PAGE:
Protectionism at home and abroad

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British energy workers are protesting the use of foreign labor at a UK plant. Meanwhile, the European Union and Canada are threatening retaliation over the "Buy American" clause in the economic stimulus package making its way through Congress. "The World's" Laura Lynch reports on rising global concerns about protectionism.

As the recession takes hold and jobs disappear, the vacuum is being filled with anger, fear and frustration. Late last week walkouts began at an oil refinery in Eastern England. The workers want the owners to send home about 300 Italian and Portuguese construction workers hired by a sub-contractor. That was enough to send other workers around Britain onto the streets.

The workers say they're drawing inspiration from the words of Gordon Brown -- words he may well be wishing he didn't say shortly after he became Prime Minister in 2007. The economy looked a lot better then and Brown boasted about Britain: "A world leader in science, a world leader in financial and business services, a world leader in energy and environment -- from nuclear to renewables, a world leader in innovative industries; and yes a world leader in manufacturing too, drawing on the talents of all to create British jobs for British workers."  

"British jobs for British workers" -- it's a mantra now repeated again and again at the gates of power plants, nuclear sites and oil refineries.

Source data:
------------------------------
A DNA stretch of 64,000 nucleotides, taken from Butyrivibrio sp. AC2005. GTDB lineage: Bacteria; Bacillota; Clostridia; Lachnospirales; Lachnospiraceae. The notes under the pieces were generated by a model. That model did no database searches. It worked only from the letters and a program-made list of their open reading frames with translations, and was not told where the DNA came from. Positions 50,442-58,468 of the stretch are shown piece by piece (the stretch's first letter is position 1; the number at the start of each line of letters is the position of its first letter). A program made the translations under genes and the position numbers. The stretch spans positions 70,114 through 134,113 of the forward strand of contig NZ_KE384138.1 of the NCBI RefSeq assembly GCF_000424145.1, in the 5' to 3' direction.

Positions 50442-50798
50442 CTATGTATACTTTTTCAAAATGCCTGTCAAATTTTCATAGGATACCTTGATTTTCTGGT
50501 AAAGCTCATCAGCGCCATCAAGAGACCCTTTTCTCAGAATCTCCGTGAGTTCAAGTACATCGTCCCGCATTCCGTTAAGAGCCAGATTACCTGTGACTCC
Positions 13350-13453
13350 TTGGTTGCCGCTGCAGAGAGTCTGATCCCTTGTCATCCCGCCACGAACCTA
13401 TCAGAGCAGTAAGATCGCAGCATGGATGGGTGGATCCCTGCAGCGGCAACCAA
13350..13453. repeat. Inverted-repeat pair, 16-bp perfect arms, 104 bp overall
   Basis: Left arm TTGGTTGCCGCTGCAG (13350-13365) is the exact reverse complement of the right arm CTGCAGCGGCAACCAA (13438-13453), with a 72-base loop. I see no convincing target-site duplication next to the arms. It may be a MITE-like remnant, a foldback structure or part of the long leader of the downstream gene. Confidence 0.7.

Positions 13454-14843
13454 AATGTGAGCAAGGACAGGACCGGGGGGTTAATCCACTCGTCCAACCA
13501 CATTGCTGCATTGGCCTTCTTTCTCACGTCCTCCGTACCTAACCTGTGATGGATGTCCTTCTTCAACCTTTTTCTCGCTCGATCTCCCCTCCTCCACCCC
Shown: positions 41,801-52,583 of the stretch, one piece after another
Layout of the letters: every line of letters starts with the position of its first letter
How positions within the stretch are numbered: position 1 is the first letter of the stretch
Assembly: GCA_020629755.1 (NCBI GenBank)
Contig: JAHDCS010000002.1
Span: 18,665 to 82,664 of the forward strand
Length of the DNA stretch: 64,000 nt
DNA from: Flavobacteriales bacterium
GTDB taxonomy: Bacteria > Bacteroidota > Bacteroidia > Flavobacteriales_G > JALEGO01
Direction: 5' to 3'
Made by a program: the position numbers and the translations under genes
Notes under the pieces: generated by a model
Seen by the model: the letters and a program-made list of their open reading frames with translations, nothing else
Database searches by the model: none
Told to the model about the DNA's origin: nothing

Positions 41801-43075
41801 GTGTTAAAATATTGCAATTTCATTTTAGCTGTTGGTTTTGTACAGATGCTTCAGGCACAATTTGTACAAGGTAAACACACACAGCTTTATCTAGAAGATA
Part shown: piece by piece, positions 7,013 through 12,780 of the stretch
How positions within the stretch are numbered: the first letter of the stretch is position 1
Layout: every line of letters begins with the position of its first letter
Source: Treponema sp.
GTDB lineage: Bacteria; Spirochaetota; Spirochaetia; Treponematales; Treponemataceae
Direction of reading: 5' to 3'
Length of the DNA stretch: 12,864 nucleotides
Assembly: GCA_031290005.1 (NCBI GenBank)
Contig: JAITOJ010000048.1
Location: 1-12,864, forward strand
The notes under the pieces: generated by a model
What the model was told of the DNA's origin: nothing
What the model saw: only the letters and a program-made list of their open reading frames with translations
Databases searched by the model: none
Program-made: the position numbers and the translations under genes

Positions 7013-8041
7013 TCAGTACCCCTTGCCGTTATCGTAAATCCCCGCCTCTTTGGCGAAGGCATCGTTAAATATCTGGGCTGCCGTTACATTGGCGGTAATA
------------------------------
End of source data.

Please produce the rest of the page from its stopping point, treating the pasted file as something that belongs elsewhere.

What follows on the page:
But the foreign workers at the refinery in England are there legally, under EU labor laws. It's supposed to be what the EU is about -- a free flow of goods and labor across borders. That's fine when times a good, but when times are tough, protectionist feelings creep in.

All this comes as the European Union mounts its own continent-wide campaign against protectionism in the United States. The EU Trade Commission is threatening to hit back if Washington goes ahead with the "Buy American" provisions in the stimulus package.

EU spokesperson: "In times of economic difficulty, the immediate response of some is toward protectionist measures, but this is clearly not the right way to go about it. Protectionism in the past has failed, protectionism would fail today. We need to keep markets open, we need to keep trade flowing -- that is the only sure way that we can finally emerge from this economic downturn. It's in everybody's interests to keep markets open -- that is what the ... G20 countries signed up to in Washington in November, we must honor that pledge."

PRI's "The World" is a one-hour, weekday radio news magazine offering a mix of news, features, interviews, and music from around the globe. "The World" is a co-production of the BBC World Service, PRI and WGBH Boston.

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